It was way too cool going to Richard’s avatar spot.
    Midnight Trail #272 - Mazatzal
    rating optionrating optionrated 3rated 3rated 3
    The inner Mazzies have intrigued me since 2001 when I created a FLASH map of the wilderness. Ken suggested this loop. I spent a solid twenty minutes throwing it together with his previous routes. Posting my gps route realized Richard did this loop CCW as a 4 day backpack. I should have known... lol!

    Driving across the Verde shaves about 1 hour off the drive to Sheep Bridge. Even with Horseshoe releasing 5 cfs the Verde was bone dry. We started the longest day hike of my life at 8:05am. "Wow" expectations where pretty low for this hike. If there is a cool hike in Arizona surely I know about it... right? Storybook temps albeit breezy set the stage.

    Dutchman Grave Trail #22
    Enjoyed this trail the most. Spring was dancing and changing tunes along the way. Healthy, out of idiot range, saguaros cover the hills.

    Red Hills Trail #262
    Some of the coolest mazzie terrain. Notably in two less burned creek areas and one mine area. Finding the trail is difficult. Year 'round water in the pools? One of 'em seems likely...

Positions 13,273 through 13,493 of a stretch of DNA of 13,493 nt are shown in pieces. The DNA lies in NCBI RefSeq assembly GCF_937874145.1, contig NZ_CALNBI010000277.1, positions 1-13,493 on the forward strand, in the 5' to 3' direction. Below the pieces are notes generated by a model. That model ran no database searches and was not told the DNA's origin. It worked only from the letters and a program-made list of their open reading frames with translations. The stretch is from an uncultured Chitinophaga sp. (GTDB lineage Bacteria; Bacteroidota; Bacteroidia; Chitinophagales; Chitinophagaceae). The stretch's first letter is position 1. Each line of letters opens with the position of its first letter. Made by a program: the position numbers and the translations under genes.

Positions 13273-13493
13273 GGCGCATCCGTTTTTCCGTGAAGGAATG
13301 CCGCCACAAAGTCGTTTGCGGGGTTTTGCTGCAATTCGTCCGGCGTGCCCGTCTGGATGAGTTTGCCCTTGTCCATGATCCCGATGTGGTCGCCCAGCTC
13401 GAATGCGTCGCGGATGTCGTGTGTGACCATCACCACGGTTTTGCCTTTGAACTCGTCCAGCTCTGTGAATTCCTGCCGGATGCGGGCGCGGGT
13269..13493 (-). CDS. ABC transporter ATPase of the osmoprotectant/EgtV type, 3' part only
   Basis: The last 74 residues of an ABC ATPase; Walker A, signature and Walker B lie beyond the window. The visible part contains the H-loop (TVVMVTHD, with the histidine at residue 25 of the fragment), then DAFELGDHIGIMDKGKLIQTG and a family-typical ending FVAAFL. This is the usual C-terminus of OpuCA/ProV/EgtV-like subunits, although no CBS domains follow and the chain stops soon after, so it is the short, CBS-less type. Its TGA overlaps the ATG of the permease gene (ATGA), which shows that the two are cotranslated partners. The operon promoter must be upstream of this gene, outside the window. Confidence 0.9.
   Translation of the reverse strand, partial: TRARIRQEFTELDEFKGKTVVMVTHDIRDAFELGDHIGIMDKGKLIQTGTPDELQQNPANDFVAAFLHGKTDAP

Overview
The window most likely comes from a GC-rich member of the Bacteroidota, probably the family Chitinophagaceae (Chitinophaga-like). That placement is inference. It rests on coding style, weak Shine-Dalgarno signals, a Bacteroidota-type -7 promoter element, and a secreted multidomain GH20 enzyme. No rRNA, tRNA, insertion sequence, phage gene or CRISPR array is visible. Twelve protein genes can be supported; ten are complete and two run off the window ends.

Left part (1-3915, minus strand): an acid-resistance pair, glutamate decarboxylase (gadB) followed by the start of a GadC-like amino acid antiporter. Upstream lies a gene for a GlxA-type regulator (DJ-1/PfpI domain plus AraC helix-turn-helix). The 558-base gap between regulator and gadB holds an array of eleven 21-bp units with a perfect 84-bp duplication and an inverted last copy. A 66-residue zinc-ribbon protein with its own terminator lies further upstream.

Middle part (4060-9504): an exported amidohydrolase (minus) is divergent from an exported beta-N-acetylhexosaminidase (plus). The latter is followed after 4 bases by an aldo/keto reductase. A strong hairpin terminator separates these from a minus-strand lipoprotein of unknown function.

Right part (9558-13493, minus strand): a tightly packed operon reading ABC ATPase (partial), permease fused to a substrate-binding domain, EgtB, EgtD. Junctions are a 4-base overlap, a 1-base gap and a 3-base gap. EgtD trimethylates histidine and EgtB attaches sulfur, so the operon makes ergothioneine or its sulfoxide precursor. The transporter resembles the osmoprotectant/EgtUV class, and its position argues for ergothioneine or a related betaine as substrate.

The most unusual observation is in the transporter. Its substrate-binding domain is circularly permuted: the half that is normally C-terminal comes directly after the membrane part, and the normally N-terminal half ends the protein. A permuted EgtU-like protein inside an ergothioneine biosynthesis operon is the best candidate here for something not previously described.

Midnight Trail #272
    Welcome to the show. Dreams are filled with ridiculous access trails in the middle of large wilderness. The sun was setting and a full moon rose as we stepped into dreamland. The 2004 Willow Fire has destroyed a majority of the route. Extremely difficult to follow at night. Probably easier in daylight. Considerable amount of cairns. Unfortunately most are spaced out of view leaving no clue, aside from gps, which direction to go.

    Wind was really cranking. Plenty of water. My growling stomach was so loud it sounded like it was digesting internal organs. Ken whipped out the best mint chocolate Cliff bar I've had in my life. Then came the cherry on top. Literally too! A BAG of dried cherries. Wow, wow, wahoo! Christmas isn't usually this good!

    Willow Spring Trail #244
    Back to reality. #244 skirts the ESE side of Midnight Mesa proper for a half mile. Either we missed the trail or it is gone. Ken was not liking it. He slipped down and started yelling in Stiller tongue. A little further, then he slipped in a precarious spot. Looked like Luke hanging onto the edge of the weather vane under Cloud City. The situation called for some emergency jedi training. Ken used the force and denied the wrath of the dark side. Yoda would have been proud.

    We made it to some cairns rounding out the final third of the half mile skirt. Perhaps we just missed the rest. From there the majority of the trail down is easy to follow. Night hiking under a full moon is cool. Even better when the wind stopped.

    Horseshoes - 6
    Mylar Balloons - 1
    Crested Saguaros - 1
    Gila Monsters - 1
    4am Finishes - 1

    Carried 5 quarts, consumed 6

    Anyone interested in a predawn start at a quick pace or jog a few flats hit me up for a redo!

    Wildflowers
    predominantly along Dutchman Grave Trail #22
    Blackfoot Daisies are abundant 2200-2700ft, crazy hopbush for a half mile, claretcup, strawberry hedgehog, blue dicks, poppies, lupine, Dudleya, Cream Cups, Desert Anemone, Desert Phlox, Verbena, Dune Primrose, Filaree, Narrow-Leaved Popcorn Flower